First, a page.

Script Frenzy Aftermath — Things I learned about myself.

May 2, 2012 — Leave a comment

Script Frenzy is over. And I have a finished “script”. How do I feel? Modestly content. There is more work to be done for this baby of mine. It’s a little on the Frankenstein side but I’m sure it will go on a rampage soon enough.

What’s more important is not the finished product. Hell, it’s barely considered a first draft. I rather refer to it as “The Vomit Draft” or “The Shit Draft” or even “A Verbal Diarrhea Delight” (something an estranged relative would find pleasing). If bodily fluids or scatological imagery is too much, I guess you can call it: “The Terrible Draft”.

Here are five things I learned about myself after Script Frenzy:

One.

All it takes is three to four pages a day and you’ll finish a script within 30 days. So having a strict writing routine is essential to keep this habit alive. I found having a visual reminder is great for “seeing” your progress and keeping motivated. You can make a spreadsheet to input your daily quota (pages for screenplays or word count for novels) and from there have a graph to see your writing trend. Or take Jerry Seinfeld’s Productivity Secret as another idea: http://lifehacker.com/281626/jerry-seinfelds-productivity-secret.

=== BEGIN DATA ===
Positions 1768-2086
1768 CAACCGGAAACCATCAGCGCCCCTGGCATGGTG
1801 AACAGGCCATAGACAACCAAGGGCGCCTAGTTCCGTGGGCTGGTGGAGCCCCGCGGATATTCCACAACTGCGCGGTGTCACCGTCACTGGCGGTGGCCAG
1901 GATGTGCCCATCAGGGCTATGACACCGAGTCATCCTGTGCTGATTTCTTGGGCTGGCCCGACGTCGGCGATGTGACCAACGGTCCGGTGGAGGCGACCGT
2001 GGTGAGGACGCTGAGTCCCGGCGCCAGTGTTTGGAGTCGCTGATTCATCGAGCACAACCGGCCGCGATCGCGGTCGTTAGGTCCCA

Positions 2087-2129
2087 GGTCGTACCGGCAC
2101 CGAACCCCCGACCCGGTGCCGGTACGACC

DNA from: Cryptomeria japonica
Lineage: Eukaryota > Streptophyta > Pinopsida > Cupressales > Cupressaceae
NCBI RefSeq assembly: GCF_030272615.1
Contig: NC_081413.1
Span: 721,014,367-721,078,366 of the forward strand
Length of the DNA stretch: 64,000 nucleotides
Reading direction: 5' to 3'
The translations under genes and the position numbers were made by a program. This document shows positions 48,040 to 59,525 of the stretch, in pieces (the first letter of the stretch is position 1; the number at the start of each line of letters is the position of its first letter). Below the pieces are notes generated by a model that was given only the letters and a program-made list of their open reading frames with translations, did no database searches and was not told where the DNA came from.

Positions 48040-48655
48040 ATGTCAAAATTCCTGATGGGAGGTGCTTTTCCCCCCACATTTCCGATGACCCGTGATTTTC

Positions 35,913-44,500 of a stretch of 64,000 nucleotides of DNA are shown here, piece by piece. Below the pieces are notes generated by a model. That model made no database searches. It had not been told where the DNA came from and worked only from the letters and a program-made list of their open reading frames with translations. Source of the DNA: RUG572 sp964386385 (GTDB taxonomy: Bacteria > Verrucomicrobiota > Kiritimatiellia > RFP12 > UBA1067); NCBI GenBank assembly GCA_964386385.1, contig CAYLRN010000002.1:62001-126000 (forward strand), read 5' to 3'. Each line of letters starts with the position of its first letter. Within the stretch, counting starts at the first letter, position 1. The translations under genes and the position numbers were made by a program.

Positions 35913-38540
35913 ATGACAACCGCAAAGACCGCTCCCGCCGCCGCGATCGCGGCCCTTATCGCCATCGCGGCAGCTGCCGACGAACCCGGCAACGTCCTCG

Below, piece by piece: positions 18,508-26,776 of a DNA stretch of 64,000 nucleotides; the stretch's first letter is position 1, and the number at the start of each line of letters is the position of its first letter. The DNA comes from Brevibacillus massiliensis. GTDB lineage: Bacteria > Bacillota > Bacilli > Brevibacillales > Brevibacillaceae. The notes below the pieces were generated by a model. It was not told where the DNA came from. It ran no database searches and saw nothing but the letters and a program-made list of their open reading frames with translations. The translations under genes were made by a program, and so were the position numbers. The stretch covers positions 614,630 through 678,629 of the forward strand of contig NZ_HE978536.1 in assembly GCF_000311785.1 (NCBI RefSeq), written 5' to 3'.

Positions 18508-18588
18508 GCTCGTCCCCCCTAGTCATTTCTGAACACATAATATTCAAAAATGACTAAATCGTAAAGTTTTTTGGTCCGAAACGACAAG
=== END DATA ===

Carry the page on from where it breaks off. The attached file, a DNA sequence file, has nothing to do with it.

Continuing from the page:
Two.

I figured out the best time to write is around four or five in the morning. And by best, I mean when everything seems perfect: ambiance, writing flow, and mental concentration. I discovered it when I stayed up all night or woke up early.

At first it felt odd to feel good to write during this time. Then I loaned a book from the public library called “Ask the Pros: Screenwriting” and read the section called “Talk about your daily writing schedule” (p. 34). What did I find out? Yes, I know everyone has a different schedule. That’s a given. But the interesting thing was a lot of these screenwriters enjoyed starting their day early (4 A.M., 5 A.M., 6 A.M., 7:30 A.M., 8 A.M., 10 A.M., etc.).Then there are others who are unsure of a schedule and wrote whenever possible. But, most of the time, a strict regiment was something to strive for.

Here’s a side video from TED Talks that asks the question: Is 4 a.m. the new midnight?